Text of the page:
Trump showerhead rule on more water flow goes down the drain

Matthew Daly
Associated Press

Washington – So much for Donald Trump’s quest for “perfect” hair.

The Biden administration is reversing a Trump-era rule approved after the former president complained he wasn’t getting wet enough because of limits on water flow from showerheads.

Now, with a new president in office, the Energy Department is going back to a standard adopted in 2013, saying it provides plenty of water for a good soak and a thorough clean.

The rule change will have little practical effect, since nearly all commercially made showerheads comply with the 2013 rule – the pet peeve of the former president notwithstanding.

Water flows from a showerhead on Wednesday, Aug. 12, 2020, in Portland, Ore. The Trump Administration wants to change the definition of a showerhead to let more water flow.

The Energy Department said the action clarifies what’s been happening in the marketplace. Showers that provide the extra supply of water desired by Trump are not easily found, officials said.

Since 1992, federal law has dictated that new showerheads should not pour more than 2.5 gallons (9.5 liters) of water per minute. As newer shower fixtures came out with multiple nozzles, the Obama administration defined the showerhead restrictions to apply to what comes out in total. So if there are four nozzles, no more than 2.5 gallons total should come out among all four.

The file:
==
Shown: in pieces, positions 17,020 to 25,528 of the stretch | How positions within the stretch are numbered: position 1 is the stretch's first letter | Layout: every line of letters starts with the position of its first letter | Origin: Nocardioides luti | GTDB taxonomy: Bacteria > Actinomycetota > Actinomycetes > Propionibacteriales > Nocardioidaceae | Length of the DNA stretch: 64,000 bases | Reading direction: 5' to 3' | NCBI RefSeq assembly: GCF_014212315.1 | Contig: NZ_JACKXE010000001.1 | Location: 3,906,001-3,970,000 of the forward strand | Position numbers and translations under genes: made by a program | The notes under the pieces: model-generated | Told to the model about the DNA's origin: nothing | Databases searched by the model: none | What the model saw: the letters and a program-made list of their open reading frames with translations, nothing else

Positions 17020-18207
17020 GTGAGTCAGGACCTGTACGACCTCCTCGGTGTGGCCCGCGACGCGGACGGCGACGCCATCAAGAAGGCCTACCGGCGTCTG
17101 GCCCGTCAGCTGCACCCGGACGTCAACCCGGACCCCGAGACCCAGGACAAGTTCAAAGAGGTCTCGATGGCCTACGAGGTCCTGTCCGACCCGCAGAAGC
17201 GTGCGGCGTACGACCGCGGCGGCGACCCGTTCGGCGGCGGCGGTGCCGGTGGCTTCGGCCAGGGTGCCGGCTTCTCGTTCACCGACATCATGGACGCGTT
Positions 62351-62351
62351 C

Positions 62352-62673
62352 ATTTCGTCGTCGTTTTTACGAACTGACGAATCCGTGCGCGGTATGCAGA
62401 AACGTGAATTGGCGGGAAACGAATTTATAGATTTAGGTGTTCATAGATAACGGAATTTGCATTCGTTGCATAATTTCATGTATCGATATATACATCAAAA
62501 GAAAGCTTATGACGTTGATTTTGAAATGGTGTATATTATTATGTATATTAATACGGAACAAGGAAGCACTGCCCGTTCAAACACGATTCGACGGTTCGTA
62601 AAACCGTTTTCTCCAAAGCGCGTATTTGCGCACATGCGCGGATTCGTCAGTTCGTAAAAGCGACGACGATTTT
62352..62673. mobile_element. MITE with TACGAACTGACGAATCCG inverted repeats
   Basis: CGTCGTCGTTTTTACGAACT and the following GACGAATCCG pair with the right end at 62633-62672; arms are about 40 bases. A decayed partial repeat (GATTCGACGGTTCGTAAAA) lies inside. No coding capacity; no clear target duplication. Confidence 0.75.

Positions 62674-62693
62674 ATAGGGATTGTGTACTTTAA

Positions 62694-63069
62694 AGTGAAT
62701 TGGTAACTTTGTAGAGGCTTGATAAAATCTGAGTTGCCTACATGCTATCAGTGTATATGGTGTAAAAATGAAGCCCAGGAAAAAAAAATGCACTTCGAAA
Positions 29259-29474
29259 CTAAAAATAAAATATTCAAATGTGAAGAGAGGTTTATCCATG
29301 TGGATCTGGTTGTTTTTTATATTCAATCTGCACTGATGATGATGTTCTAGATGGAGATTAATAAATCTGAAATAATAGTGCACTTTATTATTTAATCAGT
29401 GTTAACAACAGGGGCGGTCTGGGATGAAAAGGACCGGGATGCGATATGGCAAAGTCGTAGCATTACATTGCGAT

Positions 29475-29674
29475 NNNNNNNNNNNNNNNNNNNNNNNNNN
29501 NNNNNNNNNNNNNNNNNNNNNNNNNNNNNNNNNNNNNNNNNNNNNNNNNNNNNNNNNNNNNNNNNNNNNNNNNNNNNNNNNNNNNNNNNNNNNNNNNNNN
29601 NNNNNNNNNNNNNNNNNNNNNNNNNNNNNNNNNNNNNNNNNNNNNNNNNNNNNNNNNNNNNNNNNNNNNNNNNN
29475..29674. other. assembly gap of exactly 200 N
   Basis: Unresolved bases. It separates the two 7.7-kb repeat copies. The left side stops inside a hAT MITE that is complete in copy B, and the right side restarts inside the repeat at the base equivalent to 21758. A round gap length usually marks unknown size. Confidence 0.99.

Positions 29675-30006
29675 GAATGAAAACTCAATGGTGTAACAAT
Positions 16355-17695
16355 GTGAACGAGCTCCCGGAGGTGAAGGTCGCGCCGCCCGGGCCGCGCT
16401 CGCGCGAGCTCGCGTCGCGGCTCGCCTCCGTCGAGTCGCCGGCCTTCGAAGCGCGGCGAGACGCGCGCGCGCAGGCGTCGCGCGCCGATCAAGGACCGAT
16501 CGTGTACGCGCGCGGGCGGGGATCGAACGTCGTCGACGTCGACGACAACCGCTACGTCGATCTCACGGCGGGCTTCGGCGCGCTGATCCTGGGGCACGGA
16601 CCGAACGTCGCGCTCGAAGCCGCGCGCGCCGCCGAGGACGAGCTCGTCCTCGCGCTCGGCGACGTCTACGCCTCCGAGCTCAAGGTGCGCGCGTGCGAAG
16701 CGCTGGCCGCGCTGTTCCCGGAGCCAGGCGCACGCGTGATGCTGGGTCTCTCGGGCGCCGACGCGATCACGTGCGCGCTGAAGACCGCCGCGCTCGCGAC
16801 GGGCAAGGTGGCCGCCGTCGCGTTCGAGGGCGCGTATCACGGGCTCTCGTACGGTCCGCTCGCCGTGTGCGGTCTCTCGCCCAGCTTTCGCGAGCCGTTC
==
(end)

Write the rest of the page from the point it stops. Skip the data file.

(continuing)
The Trump-era rule, finalized in December, allows each nozzle to spray as much as 2.5 gallons, not just the overall showerhead.

A proposed rule change, set to be published in the Federal Register next week, reverts to the Obama-era standard. The public will have 60 days to comment before a final rule is developed.

The change will ensure that consumers continue to save money while reducing water use and paying lower energy bills, the Energy Department said. Officials estimated that the Obama-era rule saved households about $38 a year, and the Energy Department expects similar savings by reverting to the 2013 standard.

“As many parts of America experience historic droughts, this commonsense proposal means consumers can purchase showerheads that conserve water and save them money on their utility bills,’’ Kelly Speakes-Backman, acting assistant secretary for the department’s Office of Energy Efficiency and Renewable Energy, said Friday.

While publicly talking about the need to keep his hair “perfect,” Trump made increasing water flow and dialing back longstanding appliance conservation standards – including for light bulbs, toilets and dishwashers – a personal issue.

But consumer and conservation groups said the 2020 rule change was silly, unnecessary and wasteful, especially as the West bakes through a historic two-decade-long megadrought.